Besides these obstacle on the part of the intellect, others on the part of the will and affections are also overcome by unremitting mental prayer. Beside the light to know our Supreme Good and ourselves we need the strength to redirect our energies to this Good and away from what is useless, harmful or dangerous to us. We need to overcome worldliness, the undue love of honor, dignity, power, riches, comfort and all forms of selfishness and sin. This mental prayer accomplishes through arousing in us our natural and supernatural powers by directing them to their true ends and objects, and by drawing divine help and strength into our minds and hearts.

In a word, selfishness is the greatest obstacle to peace in God. Selfishness is a very natural condition, a condition in which humanity finds itself not from desire but from uncertainty. It takes a great spiritual maturity to even begin to step away from selfishness. Moreover, even a small step is impossible without the constant aid and support of grace.

The great Saints may have grown to the point where they were able to toddle unaided; but most ordinary people never reach the toddler stage in the spiritual life while here on Earth. That is part of knowing ourselves. Of ourselves we can do nothing, neither stumble nor even crawl toward Grace. We can only choose to fall. But with God all things are possible. He wrought salvation out of a quarrelsome, fragmented, conquered, and humiliated people. He brought a child forth from a Virgin's womb, still preserving in every way her virginity. There is nothing that is beyond Him, and we wait to look upon his face, to see Him as that precious child born more than 2000 years ago in a conquered state amongst an oppressed people.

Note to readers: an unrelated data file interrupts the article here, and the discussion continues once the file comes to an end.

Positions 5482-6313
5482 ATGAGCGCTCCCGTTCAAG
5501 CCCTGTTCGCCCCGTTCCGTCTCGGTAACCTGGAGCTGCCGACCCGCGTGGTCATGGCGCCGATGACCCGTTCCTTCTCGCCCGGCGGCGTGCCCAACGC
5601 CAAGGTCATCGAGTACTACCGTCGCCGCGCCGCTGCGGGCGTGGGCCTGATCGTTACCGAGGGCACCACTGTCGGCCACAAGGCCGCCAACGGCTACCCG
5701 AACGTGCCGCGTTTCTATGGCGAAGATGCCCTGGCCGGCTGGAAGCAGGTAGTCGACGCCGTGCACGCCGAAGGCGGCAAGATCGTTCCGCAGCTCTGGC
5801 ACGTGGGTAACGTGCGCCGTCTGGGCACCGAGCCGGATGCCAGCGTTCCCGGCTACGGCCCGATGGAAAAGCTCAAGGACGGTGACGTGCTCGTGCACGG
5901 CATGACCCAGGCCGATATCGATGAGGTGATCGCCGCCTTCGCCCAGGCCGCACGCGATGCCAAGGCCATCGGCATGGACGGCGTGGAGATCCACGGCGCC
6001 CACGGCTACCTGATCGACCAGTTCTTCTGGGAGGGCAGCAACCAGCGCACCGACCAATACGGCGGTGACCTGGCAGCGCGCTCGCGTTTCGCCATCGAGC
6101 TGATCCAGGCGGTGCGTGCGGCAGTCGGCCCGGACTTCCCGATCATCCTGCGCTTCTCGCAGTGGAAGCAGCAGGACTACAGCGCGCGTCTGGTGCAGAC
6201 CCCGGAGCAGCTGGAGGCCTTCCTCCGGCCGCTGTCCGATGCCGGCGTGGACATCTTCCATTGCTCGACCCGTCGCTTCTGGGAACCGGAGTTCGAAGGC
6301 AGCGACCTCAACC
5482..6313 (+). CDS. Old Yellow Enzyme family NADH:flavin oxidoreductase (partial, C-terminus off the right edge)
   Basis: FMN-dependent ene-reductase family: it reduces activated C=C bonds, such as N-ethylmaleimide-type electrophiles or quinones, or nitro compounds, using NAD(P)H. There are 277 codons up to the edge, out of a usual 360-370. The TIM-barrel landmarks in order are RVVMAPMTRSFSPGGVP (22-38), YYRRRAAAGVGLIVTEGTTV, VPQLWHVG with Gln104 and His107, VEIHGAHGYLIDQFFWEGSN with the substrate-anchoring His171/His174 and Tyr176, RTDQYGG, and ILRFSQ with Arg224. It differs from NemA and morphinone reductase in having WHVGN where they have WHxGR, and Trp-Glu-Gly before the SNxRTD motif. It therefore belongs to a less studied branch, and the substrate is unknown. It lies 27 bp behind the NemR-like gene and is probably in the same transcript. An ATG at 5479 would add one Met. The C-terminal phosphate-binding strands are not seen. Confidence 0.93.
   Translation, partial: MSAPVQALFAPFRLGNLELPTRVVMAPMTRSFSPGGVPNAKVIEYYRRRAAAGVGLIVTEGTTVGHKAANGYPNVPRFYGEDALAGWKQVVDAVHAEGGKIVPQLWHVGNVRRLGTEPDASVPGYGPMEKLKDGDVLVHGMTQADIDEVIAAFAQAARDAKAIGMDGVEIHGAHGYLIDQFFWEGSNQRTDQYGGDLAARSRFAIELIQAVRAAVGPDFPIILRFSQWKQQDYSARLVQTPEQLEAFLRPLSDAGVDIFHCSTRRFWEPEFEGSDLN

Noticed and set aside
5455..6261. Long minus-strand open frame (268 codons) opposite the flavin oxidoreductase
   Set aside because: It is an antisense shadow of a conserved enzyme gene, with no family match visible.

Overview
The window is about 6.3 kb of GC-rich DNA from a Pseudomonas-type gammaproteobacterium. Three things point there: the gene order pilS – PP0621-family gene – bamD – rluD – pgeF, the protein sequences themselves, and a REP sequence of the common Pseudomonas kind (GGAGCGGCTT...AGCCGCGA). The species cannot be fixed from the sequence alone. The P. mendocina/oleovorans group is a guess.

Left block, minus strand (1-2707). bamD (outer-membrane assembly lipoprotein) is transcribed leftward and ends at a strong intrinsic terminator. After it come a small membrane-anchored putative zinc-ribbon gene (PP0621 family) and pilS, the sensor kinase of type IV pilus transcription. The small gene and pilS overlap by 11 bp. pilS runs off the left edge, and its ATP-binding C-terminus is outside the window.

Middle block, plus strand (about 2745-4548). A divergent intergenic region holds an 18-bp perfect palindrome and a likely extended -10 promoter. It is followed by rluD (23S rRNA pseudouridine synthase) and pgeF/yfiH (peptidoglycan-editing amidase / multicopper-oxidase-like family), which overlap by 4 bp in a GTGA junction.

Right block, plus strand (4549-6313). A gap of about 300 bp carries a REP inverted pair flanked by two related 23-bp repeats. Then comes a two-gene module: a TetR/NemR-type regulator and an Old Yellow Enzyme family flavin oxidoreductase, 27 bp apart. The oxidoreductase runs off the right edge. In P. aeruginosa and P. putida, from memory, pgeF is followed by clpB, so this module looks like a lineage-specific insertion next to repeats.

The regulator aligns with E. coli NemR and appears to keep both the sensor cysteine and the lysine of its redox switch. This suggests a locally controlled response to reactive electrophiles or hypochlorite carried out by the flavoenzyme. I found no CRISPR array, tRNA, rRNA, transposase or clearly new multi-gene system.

Come, Lord Jesus. Do not delay.

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I love this reading because of the productive ambiguity that stems from ancient sources having no consistent means of punctuation. Shall we read this

A voice cries out
In the wilderness prepare ye the way of the Lord?

Or shall we read it

A voice cries out in the wilderness
prepare ye the way of the Lord?

Either is a valid way to read it. One more directly refers to the mission of John the Baptist; but the other may be more appropriate for life in the modern world. People in the modern world live in the wilderness of modernism and postmodernism. They live in the wilderness of self-aggrandizement and self-promotion; a wilderness of self. They live in a wilderness, wandering alone, without God.

It is given to those who know God, however slightly, to proclaim Him in this wilderness, to make a way for Him in the midst of selfishness and blight, to prepare souls to receive Him.

This is done by welcoming a child, with all that comes from such a welcome--openness, genuine love, joy, peace, tranquility. In a season that the modern world has come to make the apotheosis of disorder, disunity, and chaos, it is time to recreate the still, calm pool that was that night at Bethlehem when Mary bore us all a son.

Isaiah 9:6-7

For unto us a child is born, unto us a son is given: